Book Review: The First and Last Freedom by J. Krishnamurti (I/II)

The First and Last Freedom by J. Krishnamurti is one of the most profound works that I have ever come across after Vivekananda. I have always been intrigued with relationship between thinker and thought. To some extent, I think, after reading this book, I have come close to the understanding of the mind’s duality, of course in terms of thinker and thought.

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Skin-Integrated Electronics to Capture Haptic Feedback: Human-Machine Interfaces

To control a remote robot via electromechanical devices, require the operator to wear huge and at times bulky gear. To make things easier, researchers from Hong Kong and China have fabricated a flexible skin patch, which has an ability to provide haptic feedback. Now not only the user can receive feedback from another (human) user but also from a robot to be more specific, haptic feedback from remotely controlled robot.

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Huge Gas Planet Hidden in Plain Sight: TOI-2180 b

Hunt for a new stellar body is always on. Space is full of astronomical bodies and star gazers continuously search for new stars and planets into the known realm of humanity. In one such effort, an astronomer at University of California, Riverside in collaboration with a group of citizen scientists have spot a huge gas planet. The newly discovered body is otherwise hidden from view by typical stargazing tools.

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DNA Mutations are Not Random: Genetics Challenges Evolutionary Theory

Plant evolves to protect itself, there is no random mutation at DNA level. In a collaborative effort, researchers from University of California, Davis, and the Max Planck Institute for Developmental Biology in Germany concluded that when it comes to mutations, there is no such thing as randomness. In fact, it is in a non-random way that benefits the plant, claimed Grey Monroe, an assistant professor in the UC Davis Department of Plant Sciences.

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Stellar Streams’ Trajectory Reveals the Dark Matter: Mysterious Universe

Understanding the properties of dark matter is the most important quest for astronomers. Many have dedicated their years to research just to take a sneak peek into what actually comprises of dark matter. In a recent research, astronomers have detected twelve streams of stars spiralling within the outermost region of our galaxy.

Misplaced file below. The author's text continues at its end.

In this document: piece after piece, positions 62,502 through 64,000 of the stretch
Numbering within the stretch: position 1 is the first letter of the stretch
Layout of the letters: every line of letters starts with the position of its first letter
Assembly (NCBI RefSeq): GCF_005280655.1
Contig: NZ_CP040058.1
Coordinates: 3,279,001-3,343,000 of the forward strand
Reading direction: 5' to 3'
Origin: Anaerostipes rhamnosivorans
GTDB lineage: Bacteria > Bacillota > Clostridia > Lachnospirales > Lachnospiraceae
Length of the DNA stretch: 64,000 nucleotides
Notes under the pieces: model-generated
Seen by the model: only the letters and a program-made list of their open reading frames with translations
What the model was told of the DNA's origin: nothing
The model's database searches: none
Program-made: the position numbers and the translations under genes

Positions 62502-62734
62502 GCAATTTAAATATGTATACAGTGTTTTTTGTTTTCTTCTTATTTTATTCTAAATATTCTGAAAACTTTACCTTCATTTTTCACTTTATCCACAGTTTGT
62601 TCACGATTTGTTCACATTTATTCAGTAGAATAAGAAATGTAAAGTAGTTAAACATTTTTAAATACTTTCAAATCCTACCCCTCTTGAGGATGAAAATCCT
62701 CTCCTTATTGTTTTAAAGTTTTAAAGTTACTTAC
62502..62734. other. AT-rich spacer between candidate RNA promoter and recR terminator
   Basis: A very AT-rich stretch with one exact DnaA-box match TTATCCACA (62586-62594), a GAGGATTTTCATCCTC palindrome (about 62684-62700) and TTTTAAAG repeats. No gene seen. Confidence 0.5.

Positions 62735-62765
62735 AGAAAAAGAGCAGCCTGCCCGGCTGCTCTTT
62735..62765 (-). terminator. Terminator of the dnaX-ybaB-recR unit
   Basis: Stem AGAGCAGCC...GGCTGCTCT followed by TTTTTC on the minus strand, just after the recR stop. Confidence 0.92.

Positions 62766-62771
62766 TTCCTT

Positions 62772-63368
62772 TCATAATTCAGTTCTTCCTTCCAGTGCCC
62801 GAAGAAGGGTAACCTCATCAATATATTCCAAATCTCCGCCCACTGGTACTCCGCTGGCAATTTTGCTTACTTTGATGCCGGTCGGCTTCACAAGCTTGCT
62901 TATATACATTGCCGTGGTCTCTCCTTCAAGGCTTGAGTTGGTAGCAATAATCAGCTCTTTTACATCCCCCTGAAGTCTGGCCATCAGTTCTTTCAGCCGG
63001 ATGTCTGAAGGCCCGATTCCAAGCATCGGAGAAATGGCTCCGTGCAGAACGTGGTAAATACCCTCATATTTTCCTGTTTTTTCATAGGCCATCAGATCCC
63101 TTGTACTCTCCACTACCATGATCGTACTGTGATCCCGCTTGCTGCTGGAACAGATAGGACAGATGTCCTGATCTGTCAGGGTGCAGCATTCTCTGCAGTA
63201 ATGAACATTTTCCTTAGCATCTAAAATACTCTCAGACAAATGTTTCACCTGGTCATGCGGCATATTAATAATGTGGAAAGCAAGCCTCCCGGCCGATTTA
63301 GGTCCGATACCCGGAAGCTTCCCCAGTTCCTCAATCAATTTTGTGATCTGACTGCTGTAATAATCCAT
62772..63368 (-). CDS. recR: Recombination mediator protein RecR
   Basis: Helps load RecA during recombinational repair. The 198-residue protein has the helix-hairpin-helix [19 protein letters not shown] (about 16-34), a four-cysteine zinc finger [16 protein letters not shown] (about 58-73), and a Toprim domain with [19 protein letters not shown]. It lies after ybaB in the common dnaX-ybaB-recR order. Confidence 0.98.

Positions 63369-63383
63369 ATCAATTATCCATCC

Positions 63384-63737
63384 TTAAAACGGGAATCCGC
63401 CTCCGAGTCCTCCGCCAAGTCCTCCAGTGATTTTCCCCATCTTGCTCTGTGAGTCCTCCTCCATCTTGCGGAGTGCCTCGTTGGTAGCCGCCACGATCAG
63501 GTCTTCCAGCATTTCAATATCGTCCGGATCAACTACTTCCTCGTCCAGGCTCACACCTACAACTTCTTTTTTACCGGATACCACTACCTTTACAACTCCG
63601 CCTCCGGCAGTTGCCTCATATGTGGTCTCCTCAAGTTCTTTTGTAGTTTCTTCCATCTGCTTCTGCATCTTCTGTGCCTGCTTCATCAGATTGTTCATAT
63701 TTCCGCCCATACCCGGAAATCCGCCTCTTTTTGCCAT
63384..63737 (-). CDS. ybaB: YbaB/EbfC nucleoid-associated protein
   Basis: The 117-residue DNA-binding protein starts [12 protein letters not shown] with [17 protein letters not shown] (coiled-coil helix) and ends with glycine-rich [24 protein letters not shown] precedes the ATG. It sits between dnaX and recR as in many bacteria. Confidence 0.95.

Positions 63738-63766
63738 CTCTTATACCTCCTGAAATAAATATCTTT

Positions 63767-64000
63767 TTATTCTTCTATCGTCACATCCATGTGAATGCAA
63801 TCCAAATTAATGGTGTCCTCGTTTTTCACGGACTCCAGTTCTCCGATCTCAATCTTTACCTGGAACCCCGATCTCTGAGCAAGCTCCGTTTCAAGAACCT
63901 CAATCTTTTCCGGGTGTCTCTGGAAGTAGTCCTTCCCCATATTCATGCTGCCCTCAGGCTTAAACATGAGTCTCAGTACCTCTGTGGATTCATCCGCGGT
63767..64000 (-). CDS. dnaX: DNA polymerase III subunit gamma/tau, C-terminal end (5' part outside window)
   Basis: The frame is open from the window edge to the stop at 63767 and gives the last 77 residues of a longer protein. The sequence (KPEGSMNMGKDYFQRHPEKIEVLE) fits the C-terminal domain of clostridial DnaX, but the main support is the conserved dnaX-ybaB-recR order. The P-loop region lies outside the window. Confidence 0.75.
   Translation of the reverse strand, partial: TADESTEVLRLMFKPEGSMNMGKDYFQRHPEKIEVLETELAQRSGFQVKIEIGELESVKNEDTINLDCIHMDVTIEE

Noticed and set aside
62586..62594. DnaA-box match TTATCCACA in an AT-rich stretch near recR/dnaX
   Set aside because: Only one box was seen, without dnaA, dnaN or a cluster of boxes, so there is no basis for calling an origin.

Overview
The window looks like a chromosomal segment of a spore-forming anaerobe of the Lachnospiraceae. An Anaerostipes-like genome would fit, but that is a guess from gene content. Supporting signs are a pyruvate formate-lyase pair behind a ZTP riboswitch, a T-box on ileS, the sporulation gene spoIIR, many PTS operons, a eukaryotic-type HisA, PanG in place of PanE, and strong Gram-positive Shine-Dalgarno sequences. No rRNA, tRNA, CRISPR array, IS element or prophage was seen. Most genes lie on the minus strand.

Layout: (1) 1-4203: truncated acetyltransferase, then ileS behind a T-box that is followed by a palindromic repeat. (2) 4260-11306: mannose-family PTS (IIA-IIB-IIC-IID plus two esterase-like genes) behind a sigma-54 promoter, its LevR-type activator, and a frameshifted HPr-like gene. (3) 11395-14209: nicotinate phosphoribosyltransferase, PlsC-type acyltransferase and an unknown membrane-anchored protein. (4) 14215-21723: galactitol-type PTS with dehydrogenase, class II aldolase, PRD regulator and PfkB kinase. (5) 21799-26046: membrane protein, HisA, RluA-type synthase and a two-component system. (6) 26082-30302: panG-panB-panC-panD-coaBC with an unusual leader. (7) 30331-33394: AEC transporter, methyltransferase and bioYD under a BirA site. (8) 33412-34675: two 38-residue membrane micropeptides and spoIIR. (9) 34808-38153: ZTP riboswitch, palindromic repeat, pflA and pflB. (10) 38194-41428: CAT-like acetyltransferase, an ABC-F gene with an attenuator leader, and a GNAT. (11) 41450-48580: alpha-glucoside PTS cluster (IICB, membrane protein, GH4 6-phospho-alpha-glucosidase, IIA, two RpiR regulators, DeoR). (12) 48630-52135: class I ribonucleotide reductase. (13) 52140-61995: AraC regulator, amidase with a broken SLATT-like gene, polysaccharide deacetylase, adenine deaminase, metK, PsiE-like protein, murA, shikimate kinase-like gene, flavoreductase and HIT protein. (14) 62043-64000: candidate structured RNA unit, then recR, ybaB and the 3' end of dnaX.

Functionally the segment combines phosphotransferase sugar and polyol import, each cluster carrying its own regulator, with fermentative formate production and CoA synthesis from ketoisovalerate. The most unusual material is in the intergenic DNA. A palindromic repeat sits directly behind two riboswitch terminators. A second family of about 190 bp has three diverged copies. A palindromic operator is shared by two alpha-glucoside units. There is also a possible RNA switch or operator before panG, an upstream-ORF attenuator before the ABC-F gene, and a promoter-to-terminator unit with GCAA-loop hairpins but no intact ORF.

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Book Review: Sapiens, A Brief History of Humankind by Yuval Noah Harari

Homosapiens a.k.a we humans are the dominant specie today because we can create mythologies and tell stories. Sapiens: A Brief History of Humankind by Yuval Noah Harari is an interesting read, where the author interweaves science and the humanities together to make us see where we have reached today from once being the hunter gatherers.

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Venus could be a Life-bearing Planet: Space Exploration

Space scientists have always looked up to our closest planet neighbour and wondered what if there is life on Venus. Sanjay Limaye, from University of Wisconsin-Madison Space Science also an expert on Venus says that in the coming decade in a collective effort, astronomers all across the globe will make case for exploring the “evening star”. With an experience of over 45 years, Limaye’s core investigation is the planet’s dense atmosphere.

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Interview: Takashi Ozaki, Research Scientist at Toyota Central R&D Labs, Japan

Takashi Ozaki is the frontier research leader at Beyond-X Research Domain, Toyota Central R&D Labs. Inc. Japan. He completed his B.E. and M.E. from Kyoto University. His area of research fields includes – bioinspired actuators and robotics, micro electromechanical systems and microfabrication processes.  

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Book Review: Physics of The Future by Dr Michio Kaku

Physics of The Future is my second read from Dr. Michio Kaku, first being The Future of Humanity. For the current book, Dr. Kaku interviewed more than 300 scientists along with their research that would lead humanity to the next level in computers, medicine, nanotechnology, space exploration and energy production.

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